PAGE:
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Posts Tagged ‘Inductive’

Others may ask what is Inductive Bible Study? Basically it is an analytical and methodical method of studying passages or whole books of the Bible ranging from book studies (Titus, Romans, 2 Peter, etc), to topical studies (eg. Spiritual Gifts, etc), to character studies (esp in the OT) (eg., Abraham, Issac, Jacob, etc) to thematic studies (eg. Covenant, etc).

The main text for this means of Bible Study is, well, the Bible. Look at it this way. Inductive Bible Study is done: IN-DUctive BIBLE (that’s: In the Bible)! What does this mean? It means when you study Titus, you will read the book of Titus so many times it will be nearly memorized.

There are three main parts to this method of Bible study:

Observation: this asks the question “what does the Bible say?” So, here you are going to be doing a lot of looking for specific things asking 6 main questions (called the 5W’s and an H): who?, what?, when?, where?, why?, how? Who is talking to who? What is being said about what? When was it said or when did it take place? Why was it an issue? How was it communicated? and so on. Not every W or H will need to be asked every time but it is part of the process. Again, we are trying to find out what a text or passage or book is saying (and not saying). When you do this you have to read and read and read the passage. Also, it in this step you’ll be marking your Bible (or printed version) up quite a bit. If we take Titus as an example in asking the who question we may mark Paul and synonyms in one color and Titus and synonyms in another. Then, we’d make a two colum list and note things about Paul in one column and note things about Titus in the other and them compare. It helps is to see who is saying what to who (for example).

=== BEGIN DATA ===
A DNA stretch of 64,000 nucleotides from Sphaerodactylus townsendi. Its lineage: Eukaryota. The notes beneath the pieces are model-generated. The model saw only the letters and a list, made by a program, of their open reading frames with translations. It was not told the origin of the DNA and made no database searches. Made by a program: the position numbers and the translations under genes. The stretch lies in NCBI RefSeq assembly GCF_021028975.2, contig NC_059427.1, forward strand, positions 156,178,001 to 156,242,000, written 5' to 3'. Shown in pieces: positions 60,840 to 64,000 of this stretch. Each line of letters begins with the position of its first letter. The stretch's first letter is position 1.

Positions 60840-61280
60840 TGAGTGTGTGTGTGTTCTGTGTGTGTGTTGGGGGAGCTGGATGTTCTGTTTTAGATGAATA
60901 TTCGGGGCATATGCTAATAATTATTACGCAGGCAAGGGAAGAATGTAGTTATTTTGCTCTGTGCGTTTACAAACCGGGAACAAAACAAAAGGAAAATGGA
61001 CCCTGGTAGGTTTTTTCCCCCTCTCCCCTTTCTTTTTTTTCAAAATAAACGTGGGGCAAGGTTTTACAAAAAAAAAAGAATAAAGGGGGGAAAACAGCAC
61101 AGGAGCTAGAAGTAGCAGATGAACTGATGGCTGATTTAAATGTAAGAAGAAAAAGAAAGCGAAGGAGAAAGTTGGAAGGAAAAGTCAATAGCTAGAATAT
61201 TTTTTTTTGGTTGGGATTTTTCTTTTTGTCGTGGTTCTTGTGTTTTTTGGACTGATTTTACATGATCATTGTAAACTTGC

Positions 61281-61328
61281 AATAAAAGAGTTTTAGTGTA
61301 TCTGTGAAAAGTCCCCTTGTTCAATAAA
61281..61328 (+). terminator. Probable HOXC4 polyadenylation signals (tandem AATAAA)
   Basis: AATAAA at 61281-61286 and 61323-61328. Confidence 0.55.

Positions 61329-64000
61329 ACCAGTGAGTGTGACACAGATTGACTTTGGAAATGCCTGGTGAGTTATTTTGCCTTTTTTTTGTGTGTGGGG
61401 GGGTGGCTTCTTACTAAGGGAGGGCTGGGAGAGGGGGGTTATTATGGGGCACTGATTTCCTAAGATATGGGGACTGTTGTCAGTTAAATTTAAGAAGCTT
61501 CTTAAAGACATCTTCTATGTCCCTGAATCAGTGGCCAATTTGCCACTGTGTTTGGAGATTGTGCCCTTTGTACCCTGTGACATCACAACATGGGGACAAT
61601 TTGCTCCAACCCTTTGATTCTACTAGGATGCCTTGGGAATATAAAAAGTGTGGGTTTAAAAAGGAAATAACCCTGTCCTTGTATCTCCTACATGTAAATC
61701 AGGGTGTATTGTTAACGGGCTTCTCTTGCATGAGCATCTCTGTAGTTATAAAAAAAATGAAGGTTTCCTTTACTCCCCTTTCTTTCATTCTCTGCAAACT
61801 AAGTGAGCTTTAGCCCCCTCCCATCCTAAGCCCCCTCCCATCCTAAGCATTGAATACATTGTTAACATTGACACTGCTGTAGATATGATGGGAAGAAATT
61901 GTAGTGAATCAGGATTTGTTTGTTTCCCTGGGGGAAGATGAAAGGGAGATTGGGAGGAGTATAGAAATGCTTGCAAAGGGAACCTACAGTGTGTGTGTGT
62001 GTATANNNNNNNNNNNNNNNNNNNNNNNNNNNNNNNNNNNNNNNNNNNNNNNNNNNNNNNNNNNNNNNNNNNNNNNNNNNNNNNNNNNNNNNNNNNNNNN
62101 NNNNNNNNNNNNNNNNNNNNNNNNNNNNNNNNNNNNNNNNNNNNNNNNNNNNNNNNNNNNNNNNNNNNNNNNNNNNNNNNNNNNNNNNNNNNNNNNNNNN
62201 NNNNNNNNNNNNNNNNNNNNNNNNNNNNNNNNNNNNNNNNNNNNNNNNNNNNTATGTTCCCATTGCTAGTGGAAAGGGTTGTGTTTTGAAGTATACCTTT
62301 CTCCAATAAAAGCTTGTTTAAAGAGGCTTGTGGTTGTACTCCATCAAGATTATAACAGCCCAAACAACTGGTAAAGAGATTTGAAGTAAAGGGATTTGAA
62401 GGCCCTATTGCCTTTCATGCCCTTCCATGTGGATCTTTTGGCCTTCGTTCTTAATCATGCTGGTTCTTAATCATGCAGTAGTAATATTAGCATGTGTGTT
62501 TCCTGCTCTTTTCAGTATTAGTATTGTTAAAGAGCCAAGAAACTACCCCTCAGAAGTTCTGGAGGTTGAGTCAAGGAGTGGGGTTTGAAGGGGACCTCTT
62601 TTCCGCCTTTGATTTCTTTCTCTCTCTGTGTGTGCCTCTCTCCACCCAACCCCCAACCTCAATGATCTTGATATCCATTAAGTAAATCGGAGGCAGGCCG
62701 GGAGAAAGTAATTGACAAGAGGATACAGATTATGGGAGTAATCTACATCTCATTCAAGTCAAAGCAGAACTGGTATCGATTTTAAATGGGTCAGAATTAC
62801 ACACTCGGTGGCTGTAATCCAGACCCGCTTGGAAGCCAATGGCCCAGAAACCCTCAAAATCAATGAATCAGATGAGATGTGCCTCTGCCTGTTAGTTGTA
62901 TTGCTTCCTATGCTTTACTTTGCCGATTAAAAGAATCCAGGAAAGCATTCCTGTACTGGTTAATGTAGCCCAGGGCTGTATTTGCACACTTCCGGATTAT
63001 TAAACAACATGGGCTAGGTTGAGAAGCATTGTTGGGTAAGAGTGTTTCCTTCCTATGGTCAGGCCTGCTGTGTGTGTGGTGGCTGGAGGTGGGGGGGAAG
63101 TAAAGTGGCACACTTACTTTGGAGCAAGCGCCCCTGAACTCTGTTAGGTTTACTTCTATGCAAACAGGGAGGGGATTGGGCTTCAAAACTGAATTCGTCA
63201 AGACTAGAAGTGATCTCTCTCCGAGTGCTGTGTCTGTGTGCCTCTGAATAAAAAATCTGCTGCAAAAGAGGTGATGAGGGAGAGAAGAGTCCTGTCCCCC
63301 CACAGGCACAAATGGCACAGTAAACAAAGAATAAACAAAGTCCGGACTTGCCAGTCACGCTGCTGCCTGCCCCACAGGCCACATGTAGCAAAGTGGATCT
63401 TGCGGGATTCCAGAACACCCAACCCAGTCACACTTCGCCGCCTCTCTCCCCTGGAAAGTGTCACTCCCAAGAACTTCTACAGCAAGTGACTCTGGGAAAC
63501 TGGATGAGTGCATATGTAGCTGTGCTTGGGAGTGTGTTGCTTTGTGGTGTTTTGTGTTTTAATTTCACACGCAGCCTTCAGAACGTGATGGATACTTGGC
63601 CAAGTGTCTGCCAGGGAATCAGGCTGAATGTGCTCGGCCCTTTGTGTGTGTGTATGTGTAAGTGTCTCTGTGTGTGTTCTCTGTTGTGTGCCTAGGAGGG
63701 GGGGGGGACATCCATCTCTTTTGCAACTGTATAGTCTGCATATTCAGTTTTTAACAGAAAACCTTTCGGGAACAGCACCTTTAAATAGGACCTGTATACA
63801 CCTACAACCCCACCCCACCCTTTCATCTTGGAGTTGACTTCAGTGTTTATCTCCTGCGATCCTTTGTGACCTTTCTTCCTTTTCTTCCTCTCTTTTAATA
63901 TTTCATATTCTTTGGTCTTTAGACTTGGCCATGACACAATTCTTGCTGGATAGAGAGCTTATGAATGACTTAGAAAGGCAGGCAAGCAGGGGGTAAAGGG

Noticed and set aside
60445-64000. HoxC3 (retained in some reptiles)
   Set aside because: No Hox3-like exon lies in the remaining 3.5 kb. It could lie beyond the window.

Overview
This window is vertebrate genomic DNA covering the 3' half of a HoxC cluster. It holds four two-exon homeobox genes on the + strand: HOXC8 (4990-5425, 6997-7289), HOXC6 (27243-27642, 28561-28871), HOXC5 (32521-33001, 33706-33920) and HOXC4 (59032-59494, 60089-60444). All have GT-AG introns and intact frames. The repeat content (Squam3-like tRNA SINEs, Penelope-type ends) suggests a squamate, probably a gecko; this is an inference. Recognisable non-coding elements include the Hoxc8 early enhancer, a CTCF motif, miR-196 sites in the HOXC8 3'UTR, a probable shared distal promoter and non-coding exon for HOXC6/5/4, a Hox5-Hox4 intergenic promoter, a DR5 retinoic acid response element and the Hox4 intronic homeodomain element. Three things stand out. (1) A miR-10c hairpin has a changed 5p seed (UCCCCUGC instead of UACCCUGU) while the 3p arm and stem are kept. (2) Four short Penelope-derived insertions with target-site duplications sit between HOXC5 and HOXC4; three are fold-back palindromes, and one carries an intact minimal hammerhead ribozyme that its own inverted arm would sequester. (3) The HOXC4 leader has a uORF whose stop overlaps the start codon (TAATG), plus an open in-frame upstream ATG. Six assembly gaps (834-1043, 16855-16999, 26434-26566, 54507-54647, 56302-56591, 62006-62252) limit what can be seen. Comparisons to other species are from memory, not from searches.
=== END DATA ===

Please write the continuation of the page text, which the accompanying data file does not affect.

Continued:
Interpretation: This step asks the question “what does the text mean?“ Here is where one would get into word studies, look up word meanings for words not understood, do some background reading and such working to get the context of what is being said because context is always king in interpretation. Even so, good interpretation flows out of observation. So we can use our observation notes to help glean the meaning of a text.

Application: Finally, this step asks the question “how does the meaning of this text apply to present life?” Here one is going to determine the timeless truths the text conveys. It is a little more subjective here but if one has done his or her homework (good observation and solid interpretation) then the application will often be clear in its meaning. This may be where the “how?” question of the 5 W’s and an H come in. Anytime a truth is encountered it needs to be applied to life, it needs to be taken in and put to work on one’s heart and mind to bring transformation and change. It should bring us closer to God not push us away. If a truth is encounter either repentance will happen, or praise will be uttered, forgiveness and reconciliation sought out, relationships mended and hearts made whole again!

from http://sunestauromai.wordpress.com/2008/08/09/inductive-bible-study/

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